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Friday, September 06, 2013

Alternative approaches to Syria begin cropping up

Construction sign - 'Seek alternative route'
Washington Post: A draft resolution being circulated by two moderate Democratic senators would give the government of Syrian President Bashar al-Assad 45 days to sign an international chemical weapons ban or face the threat of “all elements” of U.S. military power.

Sens. Joe Manchin III (D-W.Va.) and Heidi Heitkamp (D-N.D.) are working on the alternative proposal, which would delay the immediate use of military force and compel the Obama administration to build more international and American political support for striking the Assad government, according to Senate aides familiar with the talks.

The resolution would give the Assad government 45 days to sign the chemical weapons ban and require President Obama to present lawmakers with a plan to end the violence in Syria through diplomatic means, according to a draft copy of the resolution obtained by The Post from Senate aides.
Oddly enough, to the left of this solution is Republican Rep. Chris Smith’s plan, which would forgo military action entirely and instead would “call for an immediate ceasefire in Syria and direct the president to work with the United Nations to set up a tribunal to investigate war crimes committed by both the Syrian government and rebel groups in the country.” It’s not the greatest idea — if you find Assad guilty of war crimes, then what? — but give the guy credit for trying.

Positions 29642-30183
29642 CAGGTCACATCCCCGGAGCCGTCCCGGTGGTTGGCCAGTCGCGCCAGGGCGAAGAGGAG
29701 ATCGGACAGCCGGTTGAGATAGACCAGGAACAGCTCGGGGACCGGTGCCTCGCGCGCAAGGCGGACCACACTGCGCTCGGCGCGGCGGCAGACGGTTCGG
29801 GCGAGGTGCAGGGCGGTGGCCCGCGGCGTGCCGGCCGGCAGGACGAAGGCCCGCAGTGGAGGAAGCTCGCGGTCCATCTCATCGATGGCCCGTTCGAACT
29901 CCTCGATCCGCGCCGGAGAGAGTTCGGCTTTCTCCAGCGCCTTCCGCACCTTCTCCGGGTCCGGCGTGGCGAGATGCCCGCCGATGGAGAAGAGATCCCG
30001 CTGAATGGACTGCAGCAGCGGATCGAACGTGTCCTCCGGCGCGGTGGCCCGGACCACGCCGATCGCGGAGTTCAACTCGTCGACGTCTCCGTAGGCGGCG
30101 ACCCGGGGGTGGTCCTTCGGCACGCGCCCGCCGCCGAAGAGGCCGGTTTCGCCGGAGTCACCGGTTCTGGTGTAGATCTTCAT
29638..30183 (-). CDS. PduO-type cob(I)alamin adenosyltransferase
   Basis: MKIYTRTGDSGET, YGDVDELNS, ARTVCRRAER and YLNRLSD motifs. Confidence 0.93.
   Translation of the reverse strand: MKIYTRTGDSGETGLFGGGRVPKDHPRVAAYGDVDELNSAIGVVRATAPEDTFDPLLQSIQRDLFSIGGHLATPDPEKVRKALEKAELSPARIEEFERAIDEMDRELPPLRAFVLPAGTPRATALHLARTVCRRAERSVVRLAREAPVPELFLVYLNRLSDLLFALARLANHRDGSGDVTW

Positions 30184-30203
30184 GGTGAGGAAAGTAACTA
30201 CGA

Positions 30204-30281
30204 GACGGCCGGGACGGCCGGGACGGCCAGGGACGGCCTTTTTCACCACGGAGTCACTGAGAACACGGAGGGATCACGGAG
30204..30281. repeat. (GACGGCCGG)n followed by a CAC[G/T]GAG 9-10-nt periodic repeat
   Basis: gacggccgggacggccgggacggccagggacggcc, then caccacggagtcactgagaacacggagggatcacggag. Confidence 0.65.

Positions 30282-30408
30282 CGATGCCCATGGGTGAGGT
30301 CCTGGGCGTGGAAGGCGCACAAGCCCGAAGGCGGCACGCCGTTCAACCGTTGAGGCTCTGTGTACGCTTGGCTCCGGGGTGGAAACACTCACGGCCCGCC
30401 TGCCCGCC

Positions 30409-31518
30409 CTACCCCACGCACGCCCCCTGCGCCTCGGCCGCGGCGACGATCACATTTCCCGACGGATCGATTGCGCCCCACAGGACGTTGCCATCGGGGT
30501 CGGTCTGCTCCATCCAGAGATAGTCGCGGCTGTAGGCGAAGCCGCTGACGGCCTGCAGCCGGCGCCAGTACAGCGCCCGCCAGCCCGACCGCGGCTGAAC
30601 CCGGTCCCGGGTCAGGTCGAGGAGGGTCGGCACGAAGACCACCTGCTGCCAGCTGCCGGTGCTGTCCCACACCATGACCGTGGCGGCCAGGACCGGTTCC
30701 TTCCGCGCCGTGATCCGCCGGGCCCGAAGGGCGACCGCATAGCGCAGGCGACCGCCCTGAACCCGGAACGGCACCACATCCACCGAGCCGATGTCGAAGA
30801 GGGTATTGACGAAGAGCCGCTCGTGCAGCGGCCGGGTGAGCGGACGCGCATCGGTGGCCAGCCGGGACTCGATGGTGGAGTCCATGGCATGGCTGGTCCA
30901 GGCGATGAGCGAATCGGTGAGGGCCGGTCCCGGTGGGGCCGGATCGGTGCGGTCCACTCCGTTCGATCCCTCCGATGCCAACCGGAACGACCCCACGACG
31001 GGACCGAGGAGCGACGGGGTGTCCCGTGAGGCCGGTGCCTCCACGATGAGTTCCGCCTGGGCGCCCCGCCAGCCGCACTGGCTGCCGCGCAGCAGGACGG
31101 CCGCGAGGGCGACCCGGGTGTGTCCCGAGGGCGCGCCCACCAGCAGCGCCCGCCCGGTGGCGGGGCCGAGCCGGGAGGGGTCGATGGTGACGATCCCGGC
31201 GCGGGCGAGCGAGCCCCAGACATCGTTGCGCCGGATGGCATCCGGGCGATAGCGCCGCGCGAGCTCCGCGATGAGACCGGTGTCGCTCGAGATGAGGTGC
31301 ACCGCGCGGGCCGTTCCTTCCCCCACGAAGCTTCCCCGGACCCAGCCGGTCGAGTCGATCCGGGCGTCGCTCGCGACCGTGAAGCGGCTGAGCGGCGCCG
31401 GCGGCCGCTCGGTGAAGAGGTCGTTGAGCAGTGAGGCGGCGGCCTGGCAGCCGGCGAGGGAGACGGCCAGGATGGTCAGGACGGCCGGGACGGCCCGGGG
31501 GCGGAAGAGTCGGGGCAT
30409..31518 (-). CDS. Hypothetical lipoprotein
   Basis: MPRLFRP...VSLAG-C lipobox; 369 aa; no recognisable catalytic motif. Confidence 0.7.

What’s bothered me about this all along is that, as far as the media was concerned, there has been no middle ground here. The voices speaking have been intensely polarized between “We gotta blow shit up right now” and “Yeah Sarin gas is terrible — but really, is it any of our business?” There’s plenty of room between those opinions for alternate solutions. Seriously, there has to be a more rational and serious approach than either “kill ‘em all!” or “who gives a fuck?”

And the way things are going right now, the White House would probably be smart to start demanding solutions from the naysayers; “‘No’ isn’t good enough. What’s your idea?”

They might just be able to draw people out to craft a serious bipartisan solution to a problem that would be immoral to completely ignore. As it is, “who gives a fuck?” is winning and, while that’s an alternative to war, it’s not an alternative to justice. Our choices aren’t just between going in guns ablazin’ or shrugging our shoulders and turning our backs. We should be working on finding the best alternative to the two.

[photo by Corey Templeton]

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